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Why Amateurs Should Stop Carrying a 64-Degree Wedge On the Golf Course

The short game is really where success on the golf course is made — or shattered. Putting gets plenty of attention, and it’s important, for sure, but your ability around the green and sticking the ball close for makeable putts is crucial out there on the golf course.

Learning the game on a golf simulator at XGolf is a fantastic way to learn the game and improve your swing without the pressure of actually getting out on the course before you’re ready. At XGolf and the best golf simulator in the world, you don’t have to worry about the pace of play and there are real-time metrics that you can get on an actual course or driving range without expensive tracking equipment.

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Today’s post is about wedges and why you and all amateurs should stop carrying the 64-degree lob wedge in your bag.

The Four Major Types of Wedges

The kinds of wedges and the number of wedges you carry in your bag often depend on the set of clubs you buy. Most sets come in two standard ranges: 3 iron through pitching wedge or 4 iron through sand wedge. Essentially, you gain either an extra-long iron or wedge depending on what’s most important to your game. Most amateurs should opt for the extra wedge (4 iron through sand wedge set). Long irons are the hardest clubs to hit, and wedges can really save your bacon on the course. Let’s take a peek at each of the four major types of wedges.

Pitching Wedge (44-50 Degrees)

Pitching wedges have the least loft and are something of a bridge between your short irons and wedges. They have a much lower trajectory than other wedges and hit the ball farther distances. It is commonly used by all ability levels.

Gap Wedge (46-54 Degrees

Not every set includes a gap wedge and not every player carries a gap wedge. A gap wedge has more loft than a pitching wedge, which means higher ball flight, a softer landing, and less distance. This is a great club to have if you find yourself in distances too long for a sand wedge but too short for a pitching wedge.

Sand Wedge (54 & 58 Degrees)

The sand wedge is the most versatile of all wedges and a must-have in your bag. They have more “bounce,” the thicker bottom of the club to help get out of the sand (hence the name) and green-side rough.

Lob Wedge (60-65 Degrees)

These are the most difficult wedges to hit (more on that in a minute) and are the most lofted off all clubs. When hit properly, lob wedges generate a lot of spin, flight the ball very high, and are useful for placing the ball close to the hole as a result.

The Numbers

According to stats from Cobra Golf using shot-tracking systems, greens hit in regulation by amateur golfers is actually lower with lob wedges (most commonly 64-degree wedges) compared to sand wedges. Sand wedges generated 53 percent of GIRs, nearly 10 percent more than lob wedges at 44 percent. That comes from an analysis of 762 players who use a 64-degree wedge. How is this possible? Two factors are identified: swinging too hard and poor technique.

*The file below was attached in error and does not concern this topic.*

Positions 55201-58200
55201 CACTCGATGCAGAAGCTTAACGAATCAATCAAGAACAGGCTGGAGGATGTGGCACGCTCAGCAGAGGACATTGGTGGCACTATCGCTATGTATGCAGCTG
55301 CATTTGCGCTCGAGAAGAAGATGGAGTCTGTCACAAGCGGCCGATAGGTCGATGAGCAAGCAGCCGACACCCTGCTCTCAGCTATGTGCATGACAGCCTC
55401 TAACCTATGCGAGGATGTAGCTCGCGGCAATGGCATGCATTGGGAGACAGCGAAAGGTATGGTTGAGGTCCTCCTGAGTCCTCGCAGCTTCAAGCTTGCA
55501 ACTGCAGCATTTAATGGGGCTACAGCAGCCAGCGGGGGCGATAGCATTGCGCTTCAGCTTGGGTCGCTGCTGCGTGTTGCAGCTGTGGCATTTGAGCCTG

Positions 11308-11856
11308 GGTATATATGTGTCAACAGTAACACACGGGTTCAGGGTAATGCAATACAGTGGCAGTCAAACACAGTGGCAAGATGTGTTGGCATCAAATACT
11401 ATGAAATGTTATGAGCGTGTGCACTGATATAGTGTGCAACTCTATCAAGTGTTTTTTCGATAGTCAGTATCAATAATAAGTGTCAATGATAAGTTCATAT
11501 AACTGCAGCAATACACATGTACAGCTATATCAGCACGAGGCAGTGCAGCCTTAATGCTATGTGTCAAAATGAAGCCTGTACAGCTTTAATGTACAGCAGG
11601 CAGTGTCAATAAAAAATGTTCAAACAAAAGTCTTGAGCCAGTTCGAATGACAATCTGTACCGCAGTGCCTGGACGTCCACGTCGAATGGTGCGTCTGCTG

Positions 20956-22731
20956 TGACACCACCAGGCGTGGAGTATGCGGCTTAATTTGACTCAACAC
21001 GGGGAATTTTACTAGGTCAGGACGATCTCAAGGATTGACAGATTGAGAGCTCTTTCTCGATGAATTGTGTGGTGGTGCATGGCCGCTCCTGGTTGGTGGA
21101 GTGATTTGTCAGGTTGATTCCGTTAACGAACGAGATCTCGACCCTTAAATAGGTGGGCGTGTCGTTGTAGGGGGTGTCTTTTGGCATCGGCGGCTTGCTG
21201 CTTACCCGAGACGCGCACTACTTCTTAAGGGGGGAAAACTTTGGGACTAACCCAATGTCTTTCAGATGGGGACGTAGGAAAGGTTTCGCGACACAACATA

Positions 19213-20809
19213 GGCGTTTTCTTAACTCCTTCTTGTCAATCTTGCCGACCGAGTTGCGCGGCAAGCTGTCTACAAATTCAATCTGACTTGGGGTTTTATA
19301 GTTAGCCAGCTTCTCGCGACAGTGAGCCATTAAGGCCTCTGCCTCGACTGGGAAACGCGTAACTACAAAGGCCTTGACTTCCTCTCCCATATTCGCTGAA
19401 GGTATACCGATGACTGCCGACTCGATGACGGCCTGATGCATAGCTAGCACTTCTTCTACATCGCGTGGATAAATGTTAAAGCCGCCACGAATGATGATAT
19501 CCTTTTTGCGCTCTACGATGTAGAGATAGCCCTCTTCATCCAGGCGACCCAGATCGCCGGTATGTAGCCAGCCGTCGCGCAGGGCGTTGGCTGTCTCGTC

Carry Versatile Wedges

Relying on a single wedge is almost never a good idea, the numbers show. Instead, carrying a versatile set of wedges in your bag is the best approach. You should at least carry a pitching wedge (48 degrees), sand wedge (54 degrees), and if you carry a lob wedge, opt for the 58-degree model instead of the 64-degree wedge. As a general rule, the tighter the lie, the less bounce you want. Use the sand wedge from the bunker and rough and reserve the lob wedge for the fairway or other tight lies, according to short-game coach James Sieckmann.

Use Your Body Better

As previously mentioned, struggles out on the golf course with wedges primarily comes down to swinging too hard and poor or improper overall technique. Improved accuracy with lofted clubs happens from the appropriate level of effort. So, don’t go all-out. Big swings make it harder to make strong contact, opening you up for mishits and wayward shots. There are two main areas of the swing in which you should use your body better in order to see improved accuracy and contact.


A short, controlled backswing is always better than a long one. Long backswings force most amateur golfers into adjusting for the intended speed in the downswing, which in turn, creates a poor path to the ball and poor contact with the ball. You also don’t want to forget about your body. Your goal should be to keep your arms matched up with your body. Your body and arms should arrive at the top of the backswing at the same time, unlike what you generate with a driver or long-iron swing.


Swinging aggressively is the only way to generate solid contact — with any club. This is especially true with wedges because you’re often trying to hit a specific number that isn’t your “full swing,” per se. Most amateurs try to slow their swing to take yards off. But this only de-lofts the club and creates poor contact. Instead, move your hand down the grip and swing as you normally would to shave off yards. Practice on the range to figure out how much changing your grip consistently chances the distance the ball carries.

Book Your Tee Time Today!

XGolf Denver (located in the Denver Tech Center) offers an unparalleled level of accuracy and realism to any other golf simulator out there. We use a system of cameras, infrared laser, impact sensors, and advanced gaming software to create a virtual golfing experience, unlike anything you’ve ever seen before.

Plus, with XGolf, there is no waiting around for the group in front of you to finish a hole, you can order food and beverages that come right to you, and you can play the world’s best courses right here in Denver.

Book your tee time at XGolf Denver today and check out the best golf simulator in the world for yourself!